The National Football League announced on Friday in an internal memo that it will observe Juneteenth as a league holiday, joining the increasing ranks of companies including Google, Nike and Twitter planning to give their employees June 19 off.
Juneteenth commemorates the end of legal slavery in the U.S. in 1965, when the last remaining enslaved African Americans were freed from the binds of the Confederacy at the end of the Civil War, and is celebrated annually within the Black community.
In the memo, NFL commissioner Roger Goodell said Juneteenth will be “a day to reflect on our past, but more importantly, consider how each one of us can continue to show up and band together to work toward a better future.”
“The power of this historical feat in our country’s blemished history is felt each year, but there is no question that the magnitude of this event weighs even more heavily today in the current climate,” Goodell wrote. “Juneteenth not only marks the end of slavery in the United States, but it also symbolizes freedom—a freedom that was delayed, and brutally resisted; and though decades of progress followed, a freedom for which we must continue to fight.”
The move was quickly criticized on social media by fans, who pointed out that the league has still not offered an apology or a reinstatement to blacklisted former 49ers quarterback Colin Kaepernick—who filed a collusion lawsuit in 2017 accusing the NFL of shunning him from the sport because of his activism against police killings of unarmed Black men.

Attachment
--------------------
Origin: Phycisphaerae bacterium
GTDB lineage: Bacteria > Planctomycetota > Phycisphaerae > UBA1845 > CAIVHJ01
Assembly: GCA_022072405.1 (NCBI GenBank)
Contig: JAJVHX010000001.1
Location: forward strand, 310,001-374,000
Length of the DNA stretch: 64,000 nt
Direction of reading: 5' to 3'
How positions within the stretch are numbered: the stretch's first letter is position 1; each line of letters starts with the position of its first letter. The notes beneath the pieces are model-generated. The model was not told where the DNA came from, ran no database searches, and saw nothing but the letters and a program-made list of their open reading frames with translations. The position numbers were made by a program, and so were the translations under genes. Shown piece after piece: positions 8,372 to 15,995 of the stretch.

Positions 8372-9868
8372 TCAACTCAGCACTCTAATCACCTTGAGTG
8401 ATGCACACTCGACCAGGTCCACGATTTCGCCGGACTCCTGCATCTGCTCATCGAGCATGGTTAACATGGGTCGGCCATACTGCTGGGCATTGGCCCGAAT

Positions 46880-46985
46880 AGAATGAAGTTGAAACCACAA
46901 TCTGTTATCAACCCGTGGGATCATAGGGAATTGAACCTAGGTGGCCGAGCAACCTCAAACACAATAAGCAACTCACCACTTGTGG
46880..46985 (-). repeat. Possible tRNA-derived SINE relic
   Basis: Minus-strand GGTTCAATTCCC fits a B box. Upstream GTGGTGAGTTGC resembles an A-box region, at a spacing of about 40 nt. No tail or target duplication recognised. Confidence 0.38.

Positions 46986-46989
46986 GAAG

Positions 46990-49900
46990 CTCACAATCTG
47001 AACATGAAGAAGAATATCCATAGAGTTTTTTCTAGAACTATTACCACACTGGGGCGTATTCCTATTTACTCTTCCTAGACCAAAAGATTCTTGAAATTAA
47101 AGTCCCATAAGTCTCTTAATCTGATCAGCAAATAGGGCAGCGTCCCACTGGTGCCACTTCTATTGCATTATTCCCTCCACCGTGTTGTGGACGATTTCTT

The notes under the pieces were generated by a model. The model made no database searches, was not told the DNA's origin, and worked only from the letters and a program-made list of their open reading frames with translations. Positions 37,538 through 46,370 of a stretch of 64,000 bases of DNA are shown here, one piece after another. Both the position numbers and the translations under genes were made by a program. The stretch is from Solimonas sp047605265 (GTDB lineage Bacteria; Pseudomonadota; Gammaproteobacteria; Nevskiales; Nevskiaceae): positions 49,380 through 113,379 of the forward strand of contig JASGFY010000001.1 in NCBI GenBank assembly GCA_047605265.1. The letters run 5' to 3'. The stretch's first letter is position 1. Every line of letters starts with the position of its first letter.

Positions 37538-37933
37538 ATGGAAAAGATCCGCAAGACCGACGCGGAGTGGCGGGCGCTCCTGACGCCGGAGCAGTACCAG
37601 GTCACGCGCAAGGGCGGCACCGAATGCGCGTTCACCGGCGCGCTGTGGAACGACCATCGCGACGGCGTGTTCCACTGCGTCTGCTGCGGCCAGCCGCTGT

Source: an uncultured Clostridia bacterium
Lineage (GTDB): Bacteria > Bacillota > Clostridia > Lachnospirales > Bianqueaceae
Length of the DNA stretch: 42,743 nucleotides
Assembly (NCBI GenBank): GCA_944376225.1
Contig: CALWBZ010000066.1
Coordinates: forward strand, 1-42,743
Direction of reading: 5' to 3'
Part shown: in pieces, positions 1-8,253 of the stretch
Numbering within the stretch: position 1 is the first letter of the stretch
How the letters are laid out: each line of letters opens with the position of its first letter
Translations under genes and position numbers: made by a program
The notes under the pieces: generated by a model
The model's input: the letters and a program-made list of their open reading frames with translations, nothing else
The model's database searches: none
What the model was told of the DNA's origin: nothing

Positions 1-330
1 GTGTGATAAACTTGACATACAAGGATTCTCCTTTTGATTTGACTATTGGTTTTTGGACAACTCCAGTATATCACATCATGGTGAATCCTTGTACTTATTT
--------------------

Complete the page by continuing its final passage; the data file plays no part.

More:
On Monday, Goodell went on SportsCenter to seemingly invite Kaepernick back into the league—if a team is willing to sign him. “If he wants to resume his career in the NFL, then obviously it’s gonna take a team to make that decision,” he said. “But I welcome that, support a club making that decision and encourage them to do that.”
Kaepernick’s name was also raised by many after the NFL initially responded to the growing protests against police brutality, ignited after footage of George Floyd’s death at the hands of Minneapolis police went viral, by tweeting “Black Lives Matter” on June 4. Star player Michael Bennett told The Daily Beast that Goodell saying Black Lives Matter was “like a slap in the face,” criticizing the league’s treatment of Black players and sharing his own experiences with police harassment and brutality.
The NFL has also seen pushback from Native American advocates after the Washington Redskins tweeted support for the Black community. The Redskins have been sued twice by Native Americans asking the team to change its name. According to a 2018 resolution adopted by the National Congress of American Indians, the word “redskin” has a direct connotation to the murder of Native American people.
“The Washington team’s R-word name derives from policies of colonization in which bounties were paid for the bloody skins of American Indian and Alaska Native men, women and children as proof of their killings,” the resolution reads.
On Thursday, the NFL announced an “expanded social justice commitment” that will see $250 million pledged over 10 years to “combat systemic racism and support the battle against the ongoing and historic injustices faced by African Americans.”
“The NFL and our clubs will continue to work collaboratively with NFL players to support programs to address criminal justice reform, police reforms, and economic and educational advancement,” the NFL said in Thursday’s statement. “In addition to the financial commitment, we will continue to leverage the NFL Network and all of our media properties to place an increased emphasis on raising awareness and promoting education of social justice issues to our fans and help foster unity.”